German filmmaker Detlev Buck came to FEST to present the film ‘Confessions of Felix Krull’, which is part of the Gala programme of the 50th FEST.
It is a film adaptation of the novel of the same name by Thomas Mann (Bekenntnisse des Hochstaplers Felix Krull) about the machinations of a handsome and unscrupulous young man Felix (Jannis Niewöhner) in the desire to climb as high as possible on the social ladder. Working in a luxury hotel in Paris in the early 20th century, he has an affair with a rich guest (Maria Furtwängler) and then gets caught in a love triangle with Zaza (Liv Lisa Fries), a woman he loves but is willing to sacrifice to the rich and naive Marquis De Venosta (David Kross).
This is the second film adaptation of the novel, the first was shot in 1957 with Horst Buchholz in the lead role.
What was your motive for adapting Thomas Mann's book?
- I received an offer from the producer. At first, I thought it would be a problem because Mann's language is precise, special, a bit artificial. Then I went to screenwriter Daniel Kehlmann, with whom I worked on the film ‘Measuring the World’ (Die Vermessung der Welt) and told him: ‘You are the only person who is able to do this properly.’ We worked hard on the structure of the dialogue and finally found an acceptable solution.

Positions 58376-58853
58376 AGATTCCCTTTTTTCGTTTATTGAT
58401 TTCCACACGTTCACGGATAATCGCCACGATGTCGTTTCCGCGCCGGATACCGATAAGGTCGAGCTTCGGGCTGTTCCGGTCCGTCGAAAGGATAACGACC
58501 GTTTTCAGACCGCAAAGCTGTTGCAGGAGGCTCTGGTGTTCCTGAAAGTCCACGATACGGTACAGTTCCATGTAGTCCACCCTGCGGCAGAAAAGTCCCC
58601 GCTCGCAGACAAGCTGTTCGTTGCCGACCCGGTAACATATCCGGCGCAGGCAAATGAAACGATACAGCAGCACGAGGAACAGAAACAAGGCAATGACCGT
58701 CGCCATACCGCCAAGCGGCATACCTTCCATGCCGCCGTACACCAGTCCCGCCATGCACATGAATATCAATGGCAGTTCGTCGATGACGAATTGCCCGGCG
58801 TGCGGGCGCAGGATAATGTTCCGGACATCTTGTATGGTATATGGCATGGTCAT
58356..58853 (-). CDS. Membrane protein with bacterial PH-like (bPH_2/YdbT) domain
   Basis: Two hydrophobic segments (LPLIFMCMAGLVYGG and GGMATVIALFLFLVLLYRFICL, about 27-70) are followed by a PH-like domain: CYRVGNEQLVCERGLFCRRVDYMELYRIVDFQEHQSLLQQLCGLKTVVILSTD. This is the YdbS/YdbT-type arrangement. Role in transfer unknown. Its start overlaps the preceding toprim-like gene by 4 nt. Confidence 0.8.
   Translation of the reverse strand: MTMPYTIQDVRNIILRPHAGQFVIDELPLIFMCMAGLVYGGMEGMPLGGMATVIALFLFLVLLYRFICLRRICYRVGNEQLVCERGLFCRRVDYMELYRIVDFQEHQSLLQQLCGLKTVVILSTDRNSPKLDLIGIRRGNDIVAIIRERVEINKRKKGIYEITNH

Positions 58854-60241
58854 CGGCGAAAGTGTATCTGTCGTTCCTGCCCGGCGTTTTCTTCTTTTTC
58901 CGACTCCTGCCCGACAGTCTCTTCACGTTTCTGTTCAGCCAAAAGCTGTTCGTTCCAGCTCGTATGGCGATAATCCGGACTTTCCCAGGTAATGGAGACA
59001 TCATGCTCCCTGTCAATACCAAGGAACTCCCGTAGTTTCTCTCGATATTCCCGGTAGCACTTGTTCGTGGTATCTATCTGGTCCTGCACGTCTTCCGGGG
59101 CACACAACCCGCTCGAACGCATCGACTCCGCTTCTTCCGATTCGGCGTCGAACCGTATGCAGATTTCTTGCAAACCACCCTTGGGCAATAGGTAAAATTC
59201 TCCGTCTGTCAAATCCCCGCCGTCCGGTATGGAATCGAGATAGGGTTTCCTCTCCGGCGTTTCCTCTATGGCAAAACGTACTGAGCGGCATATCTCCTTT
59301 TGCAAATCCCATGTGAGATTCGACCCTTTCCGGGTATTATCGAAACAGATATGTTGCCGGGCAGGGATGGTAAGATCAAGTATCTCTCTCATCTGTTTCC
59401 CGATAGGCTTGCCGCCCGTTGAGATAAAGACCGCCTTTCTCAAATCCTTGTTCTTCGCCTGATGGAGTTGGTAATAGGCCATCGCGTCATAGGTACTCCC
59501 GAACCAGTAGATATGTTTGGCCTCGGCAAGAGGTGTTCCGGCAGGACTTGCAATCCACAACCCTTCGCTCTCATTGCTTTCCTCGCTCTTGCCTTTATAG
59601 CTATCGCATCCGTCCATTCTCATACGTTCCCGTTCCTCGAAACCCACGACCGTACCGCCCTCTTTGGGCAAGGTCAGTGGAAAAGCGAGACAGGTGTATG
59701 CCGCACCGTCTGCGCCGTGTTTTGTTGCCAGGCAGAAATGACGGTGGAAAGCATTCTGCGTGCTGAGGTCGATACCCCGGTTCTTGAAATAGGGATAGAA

What intrigued you about the topic of the novel?
- It is a costume film, but the theme is eternal: the gap between rich and poor. Felix wants to escape poverty and, just like all of us, a piece of the cake of the rich. In the end, he is faced with a choice - love or money - and he chooses money.
To be precise, he is still in love with Zaza. In the last scene, she is sitting on the beach in Nice, with an aristocrat by her side, staring at the sea, while he is on the beach in Portugal and looking at the same sea, they still love each other, in eternity, but have no chance in practical life because they are both poor.
But why is money the only measure of success?
- That's one problem. Another problem is that our heroes are still the rich and famous. And as long as we don't stop following that matrix, nothing will change. Of course, that, after all, is not the most important thing in the world. Even Felix is rich in the end, but he is not happy. He is not happy because he is not fulfilled in love. Yet that makes you think about what is important in life, and that is requited love.
You said nothing is funnier than a man in love?
- That is true. When a man is in love, no matter how strong and disciplined his character is, he loses all control over himself. How many times have you just thought of someone in love - Oh my God, he is funny! Men in love are much funnier than women in love. They have a little more drama, though.
Your film is one of the few exhilarating achievements from this year's FEST selection. I think many viewers will be grateful to you for that.
- We did not make a film targeted for festivals, it is real luck that we are here and that makes me very happy. When I had to choose whether to make a film that would be selected for festivals or a story told so that people say, I was really exhilarated by this film, I chose the latter.